A very tiny vim in Texmacs

(This is supposed to be a toy :grinning: )Try the following code with your TeXmacs document.

Use C-] to entor the vim mode in the text mode. Esc key does not work. You can use 0, $, h, j, k, l to move your cursor around. I left the other keys unchanged.


(define-public vim-mode? #f)
(define (zzzz) vim-mode?)
(texmacs-modes
    (in-vim% (zzzz)))

(kbd-map
  (:mode in-text?)
  ("C-]" (set! vim-mode? (not vim-mode?))))
  

(tm-define (keyboard-press key time)
  (:require vim-mode?)
  (cond 
	((== key "$") (kbd-end-line))
	((== key "0") (kbd-start-line))
	((== key "h") (kbd-left))
	((== key "l") (kbd-right))
	((== key "j") (kbd-down))
	((== key "k") (kbd-up))
	(else (former key time))))
2 Likes

Why do you say it is supposed to be a toy ? To me it’s more like “It will be total world domination”
A true modal editing experience inside TeXmacs could be awesome !
Knowing all the power it brings to text editors, imagine what a command, editing and normal mode could bring to Texmacs …

We can go further and push the reflexion towards what Spacemacs has done which is realy realy nice …

1 Like
  1. I could not find API relating to visual aids of locating the cursor. The cursor movement functionality would be very limited. Found some clue set-mouse-ponter may be useful. Experimenting later: Slow so that TeXmacs would not start.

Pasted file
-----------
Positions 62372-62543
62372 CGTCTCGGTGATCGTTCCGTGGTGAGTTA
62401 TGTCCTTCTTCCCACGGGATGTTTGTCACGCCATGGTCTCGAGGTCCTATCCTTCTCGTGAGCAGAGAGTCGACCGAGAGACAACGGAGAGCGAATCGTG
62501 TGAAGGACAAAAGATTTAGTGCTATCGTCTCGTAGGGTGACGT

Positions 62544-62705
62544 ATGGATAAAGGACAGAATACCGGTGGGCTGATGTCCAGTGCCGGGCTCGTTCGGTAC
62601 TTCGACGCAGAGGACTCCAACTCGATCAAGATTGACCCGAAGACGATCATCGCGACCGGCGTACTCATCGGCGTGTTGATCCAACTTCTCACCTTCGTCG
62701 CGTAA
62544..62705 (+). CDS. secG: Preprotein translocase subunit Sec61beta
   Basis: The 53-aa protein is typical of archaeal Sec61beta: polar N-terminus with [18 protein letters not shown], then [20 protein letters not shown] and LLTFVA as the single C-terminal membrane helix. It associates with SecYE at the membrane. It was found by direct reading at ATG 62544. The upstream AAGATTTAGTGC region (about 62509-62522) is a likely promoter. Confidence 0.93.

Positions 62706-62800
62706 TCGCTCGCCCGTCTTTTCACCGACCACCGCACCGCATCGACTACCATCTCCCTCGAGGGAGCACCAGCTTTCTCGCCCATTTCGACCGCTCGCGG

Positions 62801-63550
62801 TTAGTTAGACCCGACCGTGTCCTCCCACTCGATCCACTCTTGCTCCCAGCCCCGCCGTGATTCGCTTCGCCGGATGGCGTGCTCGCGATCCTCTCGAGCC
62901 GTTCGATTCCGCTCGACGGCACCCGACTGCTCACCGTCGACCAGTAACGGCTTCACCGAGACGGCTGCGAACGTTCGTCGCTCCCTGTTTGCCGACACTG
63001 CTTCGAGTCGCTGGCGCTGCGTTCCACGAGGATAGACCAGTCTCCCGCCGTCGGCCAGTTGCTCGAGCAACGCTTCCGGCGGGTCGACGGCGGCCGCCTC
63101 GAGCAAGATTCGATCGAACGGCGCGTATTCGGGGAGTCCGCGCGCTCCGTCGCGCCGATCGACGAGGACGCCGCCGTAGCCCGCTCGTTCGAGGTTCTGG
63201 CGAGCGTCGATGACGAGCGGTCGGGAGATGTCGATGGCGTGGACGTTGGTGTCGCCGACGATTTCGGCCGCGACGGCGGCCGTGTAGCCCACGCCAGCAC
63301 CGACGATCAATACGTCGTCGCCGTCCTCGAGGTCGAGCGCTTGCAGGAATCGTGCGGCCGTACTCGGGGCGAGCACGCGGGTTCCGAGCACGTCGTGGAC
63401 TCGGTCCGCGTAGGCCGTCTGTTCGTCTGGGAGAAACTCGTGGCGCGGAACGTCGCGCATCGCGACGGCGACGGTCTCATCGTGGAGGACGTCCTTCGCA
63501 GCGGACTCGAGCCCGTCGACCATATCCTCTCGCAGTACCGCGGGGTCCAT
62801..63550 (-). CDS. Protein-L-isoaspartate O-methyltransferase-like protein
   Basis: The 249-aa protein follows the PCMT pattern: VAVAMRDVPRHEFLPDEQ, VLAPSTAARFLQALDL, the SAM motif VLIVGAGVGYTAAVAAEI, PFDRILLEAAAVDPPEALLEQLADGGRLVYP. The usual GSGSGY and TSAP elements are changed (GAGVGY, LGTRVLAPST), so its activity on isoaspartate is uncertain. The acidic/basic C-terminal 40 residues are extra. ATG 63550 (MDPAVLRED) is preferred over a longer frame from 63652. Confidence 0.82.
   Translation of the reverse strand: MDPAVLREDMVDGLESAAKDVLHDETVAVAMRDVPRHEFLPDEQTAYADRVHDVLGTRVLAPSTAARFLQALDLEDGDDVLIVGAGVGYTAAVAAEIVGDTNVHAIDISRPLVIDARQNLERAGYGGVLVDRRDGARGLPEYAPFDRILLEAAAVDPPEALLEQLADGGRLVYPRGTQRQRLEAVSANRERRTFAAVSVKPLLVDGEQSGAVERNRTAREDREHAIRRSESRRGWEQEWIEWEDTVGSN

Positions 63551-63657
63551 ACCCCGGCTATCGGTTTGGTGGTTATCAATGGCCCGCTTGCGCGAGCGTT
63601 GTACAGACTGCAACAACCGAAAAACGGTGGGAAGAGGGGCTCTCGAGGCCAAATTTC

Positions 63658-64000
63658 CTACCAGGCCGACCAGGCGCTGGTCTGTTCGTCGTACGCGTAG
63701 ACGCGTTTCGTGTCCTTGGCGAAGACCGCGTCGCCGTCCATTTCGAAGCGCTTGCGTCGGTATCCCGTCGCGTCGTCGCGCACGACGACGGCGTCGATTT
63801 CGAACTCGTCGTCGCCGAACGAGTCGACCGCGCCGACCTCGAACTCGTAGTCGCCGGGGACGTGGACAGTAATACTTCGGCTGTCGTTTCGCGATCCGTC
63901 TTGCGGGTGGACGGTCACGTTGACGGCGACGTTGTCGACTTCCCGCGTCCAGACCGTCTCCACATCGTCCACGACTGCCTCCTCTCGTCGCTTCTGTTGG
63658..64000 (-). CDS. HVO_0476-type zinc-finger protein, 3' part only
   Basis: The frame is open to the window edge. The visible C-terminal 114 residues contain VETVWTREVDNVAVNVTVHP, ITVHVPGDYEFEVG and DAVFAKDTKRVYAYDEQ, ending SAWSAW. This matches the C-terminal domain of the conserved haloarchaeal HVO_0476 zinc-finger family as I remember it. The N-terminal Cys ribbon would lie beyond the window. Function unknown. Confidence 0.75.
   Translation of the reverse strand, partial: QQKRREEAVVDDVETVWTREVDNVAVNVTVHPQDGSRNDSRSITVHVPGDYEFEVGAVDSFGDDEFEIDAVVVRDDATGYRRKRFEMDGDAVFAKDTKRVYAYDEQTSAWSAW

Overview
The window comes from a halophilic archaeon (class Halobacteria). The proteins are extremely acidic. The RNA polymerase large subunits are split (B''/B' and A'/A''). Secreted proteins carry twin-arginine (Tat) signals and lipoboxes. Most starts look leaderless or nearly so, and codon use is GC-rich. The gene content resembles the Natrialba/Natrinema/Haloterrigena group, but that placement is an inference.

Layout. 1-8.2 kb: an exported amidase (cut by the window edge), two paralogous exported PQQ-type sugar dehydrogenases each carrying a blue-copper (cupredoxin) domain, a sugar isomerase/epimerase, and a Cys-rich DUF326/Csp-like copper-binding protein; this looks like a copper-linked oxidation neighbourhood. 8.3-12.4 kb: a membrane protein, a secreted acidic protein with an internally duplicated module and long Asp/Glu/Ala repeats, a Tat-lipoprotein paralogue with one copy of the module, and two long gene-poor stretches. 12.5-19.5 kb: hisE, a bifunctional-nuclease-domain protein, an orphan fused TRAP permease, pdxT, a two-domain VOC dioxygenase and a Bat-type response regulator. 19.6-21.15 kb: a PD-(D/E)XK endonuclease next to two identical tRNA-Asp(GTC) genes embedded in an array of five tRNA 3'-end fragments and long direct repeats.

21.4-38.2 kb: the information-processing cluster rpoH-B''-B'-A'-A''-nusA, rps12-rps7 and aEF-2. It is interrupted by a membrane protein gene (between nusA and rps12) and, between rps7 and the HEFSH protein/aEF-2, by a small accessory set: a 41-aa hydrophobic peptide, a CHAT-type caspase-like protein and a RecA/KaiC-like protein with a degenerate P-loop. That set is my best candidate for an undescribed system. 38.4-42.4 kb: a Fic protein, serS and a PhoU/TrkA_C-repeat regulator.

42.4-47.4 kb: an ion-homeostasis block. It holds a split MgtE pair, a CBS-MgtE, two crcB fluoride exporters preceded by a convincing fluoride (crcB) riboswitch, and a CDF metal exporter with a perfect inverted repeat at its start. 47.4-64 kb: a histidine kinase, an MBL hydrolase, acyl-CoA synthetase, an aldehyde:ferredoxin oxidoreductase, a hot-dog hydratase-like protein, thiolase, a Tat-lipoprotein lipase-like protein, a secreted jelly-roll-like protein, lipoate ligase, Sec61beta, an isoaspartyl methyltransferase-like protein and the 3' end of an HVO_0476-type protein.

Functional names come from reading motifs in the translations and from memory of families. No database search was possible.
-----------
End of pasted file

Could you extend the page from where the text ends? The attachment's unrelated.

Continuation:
2. It seems that the operation on character, word, search (I am not really comfortable with searching via a box dialog) is not fully implemented yet from what I see from generic/generic-kbd.scm.

  3. I think the rest of the programming should be easy if one only wants a limited set of vim.

I spent last weekends on adding a little bit more keybindings to this.

See https://github.com/chxiaoxn/texmacs-vi-experiment

1 Like

More goodies … thanks :slight_smile:

Don’t know if emacs’s Evil implementation could help in finding inspiration


https://www.emacswiki.org/emacs/Evil

My God, if Texmacs could benefit in a modal editing experience …

It also makes sense to include C-[, not C-], to enter vi-mode. By the way, I don’t know whether it is possible to use OOP to encapsulate such a mode, if it does not affect the efficiency. I heard that the performance of OOP as implemented in SICP is not good.